panama first floating and recyclable island

Panama’s first floating island.

April the 1st special report.

By our raving reporter

James C.Spencer

                Awakened this morning by the sound of tug boats, residents of Paitilla were alarmed to see a one mile wide floating island entering the bay. This innovative bio diverse island may at first appear to be just a large floating landfill, but appearances can be deceptive. The floating island, named BASURAMA, by its creator, Chiriqui entremanure Rocky Sludge, may well be the solution to many of the urban problems facing us. As Mr. Sludge pointed out the island is composed entirely of marine waste collected from the north Pacific Trash Vortex.  National Geographic’s website has information on this ecological blight. Apparently, an area exists that is twice the size of Texas in the north Pacific where domestic and marine waste is in an endless floating swirl. The domestic waste is everything from plastic soda bottles, refrigerator insulation foam to shoes and flip flops. The marine waste includes hundreds of miles of discarded fishing nets, floats and sadly thousands of dead sea mammals and birds.

In a surprising and highly speculative venture Mr. Sludge used the discarded fishing nets to circle and then lasso the floating waste into a huge floating island one mile in diameter. He then towed the island to his home country of Panama and today April the first he triumphantly anchored it off Casco Viejo.

Mr. Sludge points out that this is only temporary as he plans to tow the island out beyond the three mile limit into international waters. There it will become the sovereign nation of BASURAMA. Immediate grants  of citizenship and passports go to any persons who buy one of the $500 oceanfront lots. The only taxes will be a flat 5%. Smokers can enjoy themselves in any bar, restaurant or hotel as there will be no restrictions anywhere on lighting up.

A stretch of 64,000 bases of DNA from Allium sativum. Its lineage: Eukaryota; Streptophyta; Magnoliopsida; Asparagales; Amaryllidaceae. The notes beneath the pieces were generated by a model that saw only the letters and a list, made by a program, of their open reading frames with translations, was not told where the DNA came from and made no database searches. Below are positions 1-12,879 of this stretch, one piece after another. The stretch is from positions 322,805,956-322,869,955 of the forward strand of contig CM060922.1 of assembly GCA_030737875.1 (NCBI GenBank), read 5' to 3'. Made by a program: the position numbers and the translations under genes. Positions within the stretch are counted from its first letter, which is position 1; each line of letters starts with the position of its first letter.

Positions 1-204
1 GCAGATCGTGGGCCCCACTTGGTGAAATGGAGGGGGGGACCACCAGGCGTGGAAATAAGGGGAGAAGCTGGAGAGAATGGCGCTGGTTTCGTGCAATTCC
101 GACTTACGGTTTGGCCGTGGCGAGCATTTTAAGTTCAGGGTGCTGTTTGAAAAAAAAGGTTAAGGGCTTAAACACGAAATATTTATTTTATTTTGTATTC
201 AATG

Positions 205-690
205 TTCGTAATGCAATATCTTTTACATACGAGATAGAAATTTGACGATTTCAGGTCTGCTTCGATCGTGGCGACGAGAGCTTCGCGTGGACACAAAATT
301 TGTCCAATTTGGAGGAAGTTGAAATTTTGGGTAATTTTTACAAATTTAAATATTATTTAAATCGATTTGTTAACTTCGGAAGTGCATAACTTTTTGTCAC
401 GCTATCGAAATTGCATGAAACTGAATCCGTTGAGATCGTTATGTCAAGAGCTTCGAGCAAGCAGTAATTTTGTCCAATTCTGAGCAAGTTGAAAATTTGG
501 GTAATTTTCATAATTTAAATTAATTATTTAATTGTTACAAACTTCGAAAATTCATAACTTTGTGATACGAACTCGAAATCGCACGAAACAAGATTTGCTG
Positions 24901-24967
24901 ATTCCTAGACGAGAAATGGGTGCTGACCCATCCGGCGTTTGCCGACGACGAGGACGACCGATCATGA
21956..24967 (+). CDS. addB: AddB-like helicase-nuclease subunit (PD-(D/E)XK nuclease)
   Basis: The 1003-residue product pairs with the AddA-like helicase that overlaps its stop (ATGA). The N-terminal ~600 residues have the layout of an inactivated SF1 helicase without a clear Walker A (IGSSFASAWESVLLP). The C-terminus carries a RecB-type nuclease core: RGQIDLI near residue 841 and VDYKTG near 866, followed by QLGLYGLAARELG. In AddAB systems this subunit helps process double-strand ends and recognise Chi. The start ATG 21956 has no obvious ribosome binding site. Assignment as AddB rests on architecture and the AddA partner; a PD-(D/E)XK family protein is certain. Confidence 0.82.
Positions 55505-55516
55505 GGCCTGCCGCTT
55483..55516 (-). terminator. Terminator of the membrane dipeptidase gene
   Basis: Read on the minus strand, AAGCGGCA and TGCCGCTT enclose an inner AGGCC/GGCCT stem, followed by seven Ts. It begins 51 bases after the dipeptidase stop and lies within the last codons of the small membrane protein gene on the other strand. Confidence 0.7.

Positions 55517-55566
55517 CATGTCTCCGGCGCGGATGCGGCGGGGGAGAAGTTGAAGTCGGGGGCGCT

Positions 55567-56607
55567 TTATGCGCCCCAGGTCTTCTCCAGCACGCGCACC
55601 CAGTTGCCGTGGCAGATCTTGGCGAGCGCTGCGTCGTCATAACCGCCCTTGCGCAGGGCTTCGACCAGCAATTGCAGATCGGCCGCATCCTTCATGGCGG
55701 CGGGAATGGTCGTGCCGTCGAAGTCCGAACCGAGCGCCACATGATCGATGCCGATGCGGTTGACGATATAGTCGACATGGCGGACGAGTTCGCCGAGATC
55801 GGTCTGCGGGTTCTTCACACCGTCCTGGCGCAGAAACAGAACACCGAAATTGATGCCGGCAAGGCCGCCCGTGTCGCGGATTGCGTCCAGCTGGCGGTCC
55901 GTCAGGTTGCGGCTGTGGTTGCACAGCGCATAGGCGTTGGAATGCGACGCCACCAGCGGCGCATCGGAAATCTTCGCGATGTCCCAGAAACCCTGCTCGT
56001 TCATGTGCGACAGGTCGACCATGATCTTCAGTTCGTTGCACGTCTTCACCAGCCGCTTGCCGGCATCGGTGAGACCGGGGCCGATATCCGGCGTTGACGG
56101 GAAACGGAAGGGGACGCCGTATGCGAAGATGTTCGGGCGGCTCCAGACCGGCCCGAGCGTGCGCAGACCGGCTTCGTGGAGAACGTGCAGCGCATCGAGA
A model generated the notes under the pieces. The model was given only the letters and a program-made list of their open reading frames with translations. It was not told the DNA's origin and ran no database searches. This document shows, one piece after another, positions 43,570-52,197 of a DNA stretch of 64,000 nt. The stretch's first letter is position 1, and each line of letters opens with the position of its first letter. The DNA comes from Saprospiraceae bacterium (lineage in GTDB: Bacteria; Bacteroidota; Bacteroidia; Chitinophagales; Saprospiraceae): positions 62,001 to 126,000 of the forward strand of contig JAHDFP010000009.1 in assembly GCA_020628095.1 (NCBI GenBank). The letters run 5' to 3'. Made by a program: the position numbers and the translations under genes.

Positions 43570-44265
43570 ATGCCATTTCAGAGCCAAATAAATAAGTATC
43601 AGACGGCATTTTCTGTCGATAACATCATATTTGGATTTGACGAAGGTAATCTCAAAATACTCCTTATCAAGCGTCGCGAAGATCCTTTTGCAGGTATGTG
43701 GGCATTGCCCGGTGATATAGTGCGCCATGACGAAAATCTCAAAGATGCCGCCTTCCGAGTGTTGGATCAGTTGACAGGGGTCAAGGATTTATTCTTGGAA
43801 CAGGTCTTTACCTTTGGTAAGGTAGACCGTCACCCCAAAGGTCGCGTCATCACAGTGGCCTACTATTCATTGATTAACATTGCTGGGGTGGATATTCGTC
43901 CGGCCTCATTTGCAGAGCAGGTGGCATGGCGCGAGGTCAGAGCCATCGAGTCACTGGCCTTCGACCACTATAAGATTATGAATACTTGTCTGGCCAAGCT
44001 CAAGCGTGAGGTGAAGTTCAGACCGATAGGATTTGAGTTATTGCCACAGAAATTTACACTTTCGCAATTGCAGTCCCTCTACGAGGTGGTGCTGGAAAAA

Any assets deposited in the   National Bank of Basurama will be totally anonymous. The government pledges never to disclose your name or financial details to any international authority.               


To many this is at last “off-shore” and “floating” asset protection at its finest. But there were still problems to be solved as I discovered when I interviewed Rocky Sludge this morning. “Mr. Sludge I have to say that although the environmental aspect of Basurama is exciting the look and smell of the island is not.” Mr. Sludge did realize that he had to change the look of Basurama at once and to that end he had landed some 150 pigs on the island. I asked Rocky had he thought about the smell problem that would create. Rocky dismissed this with a short. “The pigs will just have to get used to it.”

He explained the pig droppings where an important part of the island ecosystem as they would degrade into top soil and then grass and flowers would soon follow. He said that in his small palappa restaurant people might notice that with every ham sandwich there was an added pork chop and free side order of bacon. “The pigs have got to go,” said Rocky in a mood of exasperation. “As you know pigs eat anything and so far they have consumed over an acre of island.”

Mr. Sludge said Panama’s medical community was solidly behind his plan and that same morning a barge had unloaded 15 tons of medical waste onto the south end of the island. He did warn me to be careful of any needles that might be sticking out of the ground. Another question I asked was about the infrastructure – how did he plan to support life on the island? He said solar power was the obvious answer to electricity. Water would at first have to come by boat but trash collection- he laughed as he added. “Not a problem, just throw it out the window.”

                There have been Internet blogs suggesting that Rocky Sludge might be a candidate for sainthood or the Nobel Prize for recycling. As a reporter who has seen his operation firsthand I believe his entire Basurama Island idea is just one big pile of garbage.